Do you talk about the issues facing the community?

Our tour is as much about what’s going on in the community as it about the street art. We are not the arbiters of issues like gentrification and don’t pretend to be. We do, however, feel strongly that those coming to enjoy the art should be exposed to issues affecting the art and the community in which it's made. To that end, we spend half the tour raising issues like:

  • How a city as rich as Denver can have 7,500 people experiencing homelessness.
  • Why city policies have exacerbated the problems of housing affordability.
  • How artists who created a culture in RiNo are being priced out by those coming in to enjoy that culture.
  • Why murals are considered “art” but graffiti is considered “vandalism.”
  • How the mainstreaming of street art can serve corporate interests.
  • The conflicted feelings of some artists. They’re getting paid more often for work than they did just 10 years ago. But they’re getting paid by the people who contribute to the increase in property values that push out studios, galleries, and long-time residents.

Are you from Denver?

Erin has lived in Colorado since 1988 and in Denver since 2000. James has lived here for 10 years.

Are you artists?

Both of us have written for newspapers and magazines, but we are not visual artists. (Erin can draw but only if you are using the word “draw” in the most liberal sense.)

Do the artists know you’re featuring their work on your tour?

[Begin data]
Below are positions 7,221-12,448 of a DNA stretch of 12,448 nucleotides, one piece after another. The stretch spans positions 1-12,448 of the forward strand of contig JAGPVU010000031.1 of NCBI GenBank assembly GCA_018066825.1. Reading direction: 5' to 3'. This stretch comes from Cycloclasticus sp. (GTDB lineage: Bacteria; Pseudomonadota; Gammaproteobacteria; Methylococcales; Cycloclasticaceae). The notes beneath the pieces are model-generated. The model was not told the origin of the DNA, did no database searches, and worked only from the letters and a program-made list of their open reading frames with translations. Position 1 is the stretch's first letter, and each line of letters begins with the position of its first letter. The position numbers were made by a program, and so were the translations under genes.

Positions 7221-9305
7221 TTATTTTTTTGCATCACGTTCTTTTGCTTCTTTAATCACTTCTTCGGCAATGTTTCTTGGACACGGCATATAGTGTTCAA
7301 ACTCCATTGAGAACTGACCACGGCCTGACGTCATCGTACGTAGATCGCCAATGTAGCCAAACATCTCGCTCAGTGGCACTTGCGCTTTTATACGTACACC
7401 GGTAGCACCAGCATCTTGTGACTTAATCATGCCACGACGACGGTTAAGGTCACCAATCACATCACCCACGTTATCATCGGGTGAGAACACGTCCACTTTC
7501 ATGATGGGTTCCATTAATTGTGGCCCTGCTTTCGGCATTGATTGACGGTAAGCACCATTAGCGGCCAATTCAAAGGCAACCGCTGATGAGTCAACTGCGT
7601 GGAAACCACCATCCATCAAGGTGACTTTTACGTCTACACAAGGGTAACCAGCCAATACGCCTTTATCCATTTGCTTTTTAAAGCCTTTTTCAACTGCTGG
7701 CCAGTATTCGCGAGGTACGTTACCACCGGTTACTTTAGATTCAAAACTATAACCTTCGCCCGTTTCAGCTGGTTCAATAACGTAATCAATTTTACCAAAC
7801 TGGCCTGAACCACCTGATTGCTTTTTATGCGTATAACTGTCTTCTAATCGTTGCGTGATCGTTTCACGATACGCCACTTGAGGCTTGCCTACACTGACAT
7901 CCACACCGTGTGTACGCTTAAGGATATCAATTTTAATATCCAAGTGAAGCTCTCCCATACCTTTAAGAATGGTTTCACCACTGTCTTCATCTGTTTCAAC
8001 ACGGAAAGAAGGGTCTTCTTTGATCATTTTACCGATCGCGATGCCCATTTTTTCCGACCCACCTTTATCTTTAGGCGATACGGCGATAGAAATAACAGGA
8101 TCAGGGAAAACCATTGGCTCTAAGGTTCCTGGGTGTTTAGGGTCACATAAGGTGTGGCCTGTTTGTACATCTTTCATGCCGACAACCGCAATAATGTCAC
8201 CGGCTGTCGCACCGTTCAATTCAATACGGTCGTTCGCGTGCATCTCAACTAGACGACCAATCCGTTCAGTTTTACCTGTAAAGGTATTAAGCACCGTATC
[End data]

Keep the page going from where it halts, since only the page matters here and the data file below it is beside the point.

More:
We have interviewed more than 30 of the artists whose works are represented on the walls of RiNo. All knew what we were doing and all but one were supportive.

Do you pay the artists?

In 2018, we gave 5% of our proceeds back to a locally run arts collective. Because housing affordability and gentrification are also major focuses of our tour, our 2019 contributions will be focused on helping groups struggling with housing affordability and/or homelessness.

Do you make money off these tours?

Yes, we do. In addition to being something we love to do, it’s also a business for us. That said, a lot of our revenue goes to offsetting the costs of marketing, insurance and our time -- both in researching and in conducting three tours a week.

Do you give credit to the artists?

We credit any and all photographs of artists that we use. We also urge our tour-goers to tag the artists in any social media posting, and we seek out social media posts of art in RiNo to tag the artists.

We’ve heard you’re in real estate.

Guilty as charged. We are real estate agents who help buyers find homes in Denver. We also believe we are not just real estate agents. We’re also socially conscious liberals who think critically about our community and donate to causes like Doctors Without Borders, ACLU, The Gathering Place here in Denver, and RAICES (Refugee and Immigrant Center for Education and Legal Services).

What’s with use of “graffiti” in your name?

In modern vernacular, “graffiti” has a specific connotation as a criminalized art form. In that way, our name may be mis-chosen as we talk mostly about the murals. From an art history perspective, however, “graffiti” is used to denote any scratching of a message onto public walls, and it’s in this way that we chose to name our tour of these beautiful scratchings on public walls.